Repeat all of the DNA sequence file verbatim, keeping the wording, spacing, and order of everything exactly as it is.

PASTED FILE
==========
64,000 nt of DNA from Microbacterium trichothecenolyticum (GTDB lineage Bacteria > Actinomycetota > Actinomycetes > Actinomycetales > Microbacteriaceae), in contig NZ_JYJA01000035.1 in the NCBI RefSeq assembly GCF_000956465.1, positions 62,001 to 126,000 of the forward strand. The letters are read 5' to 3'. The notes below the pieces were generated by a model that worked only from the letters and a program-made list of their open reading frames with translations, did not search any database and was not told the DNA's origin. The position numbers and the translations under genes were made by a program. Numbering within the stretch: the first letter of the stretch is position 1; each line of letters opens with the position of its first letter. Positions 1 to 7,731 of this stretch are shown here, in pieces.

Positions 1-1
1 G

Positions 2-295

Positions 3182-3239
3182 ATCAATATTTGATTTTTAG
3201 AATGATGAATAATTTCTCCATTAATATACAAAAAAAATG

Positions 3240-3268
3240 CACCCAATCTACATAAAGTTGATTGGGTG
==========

64,000 nt of DNA from Microbacterium trichothecenolyticum (GTDB lineage Bacteria > Actinomycetota > Actinomycetes > Actinomycetales > Microbacteriaceae), in contig NZ_JYJA01000035.1 in the NCBI RefSeq assembly GCF_000956465.1, positions 62,001 to 126,000 of the forward strand. The letters are read 5' to 3'. The notes below the pieces were generated by a model that worked only from the letters and a program-made list of their open reading frames with translations, did not search any database and was not told the DNA's origin. The position numbers and the translations under genes were made by a program. Numbering within the stretch: the first letter of the stretch is position 1; each line of letters opens with the position of its first letter. Positions 1 to 7,731 of this stretch are shown here, in pieces.

Positions 1-1
1 G

Positions 2-295

Positions 3182-3239
3182 ATCAATATTTGATTTTTAG
3201 AATGATGAATAATTTCTCCATTAATATACAAAAAAAATG

Positions 3240-3268
3240 CACCCAATCTACATAAAGTTGATTGGGTG